The Mountaineers was founded in 1906. The following year, Charles and Henry Landes organized the first Tacoma area Mountaineers Local Walk. The walk, from American Lake to Steliacoom, was the third official outing of the The Mountaineers organization. The "Auxiliary to the Mountaineers" was organized in Tacoma in March of 1912. The Tacoma branch was active in organizing multi-day excursions in Longmire and Paradise. During the Great Depression, the group purchased the "Irish Cabin" and surrounding 18 acres of land near the Carbon Rover entrance to Mount Rainier National Park. The Cabin provided a gathering place for chapter events and sleeping quarters for 60 members at a time. The group maintained the cabin until 1978. In 1956, they opened the Tacoma Program Center in Old Town. The building was designed by Silas Nelson of Tacoma. The group hosts excursions, events, classes, and youth programs.
Catherine Seabury (1880-1970) was an active member of the Tacoma Branch of the Mountaineers, participating in outings and climbs and contributing photographs to the Mountaineer Bulletin. Originally from Peoria, Illinois, by 1919 she and her widowed mother were living together in Tacoma at 3810 N Washington, where she cultivated prize-winning roses. She was employed as a teacher at Sherman and Point Defiance Elementary Schools among others and spent additional time in the mountains at the family cabin in Paradise Valley. She moved to the Franke Tobey Jones Home in 1937, and died in Tacoma in 1970 at the age of 89.
Alma Wagen (1878-1967) was the first woman employed as a climbing guide at Mount Rainier National Park. Born in Minnesota, Alma arrived in Tacoma after graduating from the University of Minnesota. First employed at Whitman School, she taught mathematics at Stadium High School beginning in 1909 and had joined the Mountaineers by 1913. Her summer vacations were spent trekking in the Cascade and Olympic Mountains in Washington, Glacier National Park, and Alaska. In 1915 she summited Mt. Rainier for the first time, with a Mountaineer party. When World War I created a shortage of available men, she joined the National Park Service and was the first female guide to work at Mount Rainier. She guided John D Rockefeller, Jr. and his party “like a master”, according to Joseph Hazard, chief climbing guide at the time. In the spring of 1922 she moved to Yosemite National Park, and by the summer had returned to Rainier.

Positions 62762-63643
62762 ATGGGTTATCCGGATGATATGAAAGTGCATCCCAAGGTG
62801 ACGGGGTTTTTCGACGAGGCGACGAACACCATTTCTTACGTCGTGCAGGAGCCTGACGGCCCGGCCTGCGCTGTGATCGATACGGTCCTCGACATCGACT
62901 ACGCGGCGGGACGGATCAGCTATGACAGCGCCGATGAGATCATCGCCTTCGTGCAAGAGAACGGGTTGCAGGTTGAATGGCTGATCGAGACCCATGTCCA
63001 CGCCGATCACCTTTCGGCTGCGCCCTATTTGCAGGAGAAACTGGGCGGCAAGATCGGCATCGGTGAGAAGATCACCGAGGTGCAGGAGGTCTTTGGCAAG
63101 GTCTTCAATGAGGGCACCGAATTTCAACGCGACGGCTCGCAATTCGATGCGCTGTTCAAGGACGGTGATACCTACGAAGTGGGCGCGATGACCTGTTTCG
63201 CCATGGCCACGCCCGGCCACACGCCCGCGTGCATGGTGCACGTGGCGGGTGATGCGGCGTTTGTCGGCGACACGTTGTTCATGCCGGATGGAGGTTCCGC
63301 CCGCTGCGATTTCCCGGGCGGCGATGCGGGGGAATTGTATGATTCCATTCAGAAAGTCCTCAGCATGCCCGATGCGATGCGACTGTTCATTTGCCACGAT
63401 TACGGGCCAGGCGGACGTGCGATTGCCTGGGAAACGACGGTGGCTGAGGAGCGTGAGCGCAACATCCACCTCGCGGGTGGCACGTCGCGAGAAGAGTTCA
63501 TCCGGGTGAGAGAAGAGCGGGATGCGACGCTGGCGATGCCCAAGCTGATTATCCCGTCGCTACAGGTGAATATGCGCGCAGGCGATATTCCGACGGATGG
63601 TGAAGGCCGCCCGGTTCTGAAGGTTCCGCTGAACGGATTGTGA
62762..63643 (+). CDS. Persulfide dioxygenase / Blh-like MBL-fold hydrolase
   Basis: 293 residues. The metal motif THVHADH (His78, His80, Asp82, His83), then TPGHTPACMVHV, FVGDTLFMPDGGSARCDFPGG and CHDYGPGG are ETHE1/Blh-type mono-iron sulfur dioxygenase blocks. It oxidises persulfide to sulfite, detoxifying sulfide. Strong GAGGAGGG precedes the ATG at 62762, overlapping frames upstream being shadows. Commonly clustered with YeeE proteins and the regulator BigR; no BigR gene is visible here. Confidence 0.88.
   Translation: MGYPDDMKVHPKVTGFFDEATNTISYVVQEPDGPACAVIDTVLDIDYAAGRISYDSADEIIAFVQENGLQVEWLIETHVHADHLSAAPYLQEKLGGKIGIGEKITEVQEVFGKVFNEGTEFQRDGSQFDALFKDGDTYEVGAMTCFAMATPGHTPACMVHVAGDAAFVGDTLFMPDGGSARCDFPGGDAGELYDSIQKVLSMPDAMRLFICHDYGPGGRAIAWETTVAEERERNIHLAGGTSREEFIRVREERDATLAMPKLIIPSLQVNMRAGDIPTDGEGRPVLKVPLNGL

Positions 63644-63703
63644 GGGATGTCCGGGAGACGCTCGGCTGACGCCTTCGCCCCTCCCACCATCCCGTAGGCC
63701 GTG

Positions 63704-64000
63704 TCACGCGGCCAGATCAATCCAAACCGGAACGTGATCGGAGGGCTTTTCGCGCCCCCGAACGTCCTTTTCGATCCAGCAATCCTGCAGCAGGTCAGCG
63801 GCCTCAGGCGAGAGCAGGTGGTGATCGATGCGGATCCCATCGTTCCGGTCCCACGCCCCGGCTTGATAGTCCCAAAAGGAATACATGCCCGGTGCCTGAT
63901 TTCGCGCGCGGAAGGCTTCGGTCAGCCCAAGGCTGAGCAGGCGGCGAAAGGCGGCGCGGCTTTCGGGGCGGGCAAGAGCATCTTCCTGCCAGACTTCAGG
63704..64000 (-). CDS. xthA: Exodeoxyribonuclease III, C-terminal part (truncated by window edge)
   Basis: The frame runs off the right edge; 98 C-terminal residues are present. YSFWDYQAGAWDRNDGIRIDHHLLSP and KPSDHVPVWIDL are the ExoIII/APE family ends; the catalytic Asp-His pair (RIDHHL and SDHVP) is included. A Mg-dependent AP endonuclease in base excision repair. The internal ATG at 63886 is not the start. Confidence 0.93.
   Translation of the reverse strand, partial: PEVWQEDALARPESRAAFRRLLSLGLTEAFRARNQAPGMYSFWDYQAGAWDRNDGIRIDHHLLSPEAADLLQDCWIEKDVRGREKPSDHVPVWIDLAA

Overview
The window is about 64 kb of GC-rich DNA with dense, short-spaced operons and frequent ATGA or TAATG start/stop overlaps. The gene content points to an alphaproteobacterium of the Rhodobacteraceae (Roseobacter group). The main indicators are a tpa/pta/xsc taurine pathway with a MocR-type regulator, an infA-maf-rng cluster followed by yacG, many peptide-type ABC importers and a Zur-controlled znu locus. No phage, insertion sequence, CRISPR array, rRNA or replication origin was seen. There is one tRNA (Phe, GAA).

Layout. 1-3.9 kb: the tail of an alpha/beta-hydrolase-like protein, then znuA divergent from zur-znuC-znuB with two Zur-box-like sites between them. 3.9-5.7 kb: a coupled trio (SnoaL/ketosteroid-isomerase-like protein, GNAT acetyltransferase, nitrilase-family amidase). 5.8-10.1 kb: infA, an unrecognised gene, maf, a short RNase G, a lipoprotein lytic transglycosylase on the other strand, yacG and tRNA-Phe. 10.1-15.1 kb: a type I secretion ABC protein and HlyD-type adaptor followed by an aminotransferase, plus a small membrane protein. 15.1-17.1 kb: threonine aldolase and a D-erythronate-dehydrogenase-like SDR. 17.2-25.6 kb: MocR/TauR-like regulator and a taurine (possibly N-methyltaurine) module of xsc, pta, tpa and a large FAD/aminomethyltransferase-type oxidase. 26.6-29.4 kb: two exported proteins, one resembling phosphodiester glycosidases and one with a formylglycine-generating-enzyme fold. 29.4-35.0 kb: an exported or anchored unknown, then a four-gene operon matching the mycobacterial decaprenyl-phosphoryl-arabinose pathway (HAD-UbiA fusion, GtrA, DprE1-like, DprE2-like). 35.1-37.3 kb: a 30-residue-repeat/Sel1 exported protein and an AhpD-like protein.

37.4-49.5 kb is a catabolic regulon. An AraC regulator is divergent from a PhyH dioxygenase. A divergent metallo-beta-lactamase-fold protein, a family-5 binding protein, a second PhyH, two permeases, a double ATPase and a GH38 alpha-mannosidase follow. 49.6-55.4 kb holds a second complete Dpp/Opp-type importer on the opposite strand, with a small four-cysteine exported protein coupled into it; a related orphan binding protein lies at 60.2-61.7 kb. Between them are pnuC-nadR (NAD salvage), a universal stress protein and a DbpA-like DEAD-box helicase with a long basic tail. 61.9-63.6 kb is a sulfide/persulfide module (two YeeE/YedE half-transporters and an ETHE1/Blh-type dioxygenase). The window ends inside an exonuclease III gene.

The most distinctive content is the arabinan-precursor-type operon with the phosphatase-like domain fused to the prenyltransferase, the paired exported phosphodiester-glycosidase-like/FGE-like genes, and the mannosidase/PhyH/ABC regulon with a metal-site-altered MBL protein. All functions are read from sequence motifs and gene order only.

In 1926 at the age of 48 she retired from guiding and married Dr. Horace J Whitacre. A widower with two young sons, he too was a Mountaineer as well as a tennis player and yachtsman. He was a fellow of the American College of Surgeons, and the North Pacific Surgical Society, president of Tacoma Rotary Club as well as president of the Tacoma Chamber of Commerce. Alma began to be active in civic affairs, being chosen in 1933 to lead Tacoma women in implementing the National Recovery Act. She then served as president of the Ladies’ Auxiliary of the Washington State Medical Association, president of the Tacoma Y.W.C.A., and hosted dinners and gatherings at her home at 3803 N Monroe St. After the death of her husband in 1944, she moved to Claremont, California. There she competed in numerous bridge tournaments and did fund-raising for the local Community Chest. She died in 1967 at the age of 89 and is buried at New Tacoma Cemetery.
Willard G. Little
Willard G. Little (1870-1955) and Walter S. Little (1874-1958) arrived in Tacoma from Minnesota with their parents in the first decade of the 1900s. The two brothers remained close their entire lives, Walter living at 2121 N Washington with their parents, and Willard moving one block away, at 2219 N Washington, where he raised his family while working as an accountant. They both joined the Mountaineers, as well as the North End Shakespeare Club, and Willard also named his son Walter (B.). Walter (S.) was employed by the Bank of California and remained single. Willard chaired the Tacoma Branch of the Mountaineers from 1933-1936. It is thought that the photo album in the collection depicts him at this time, although the principal subject is referred to only as “he who needs no introduction”.
Willard’s son Walter B. Little (1909-2002) participated in the Tacoma chapter as a young man, then moved to Seattle and was very active in the Mountaineers there. He would be instrumental in developing the practice of ski mountaineering in Washington State through his work with the club.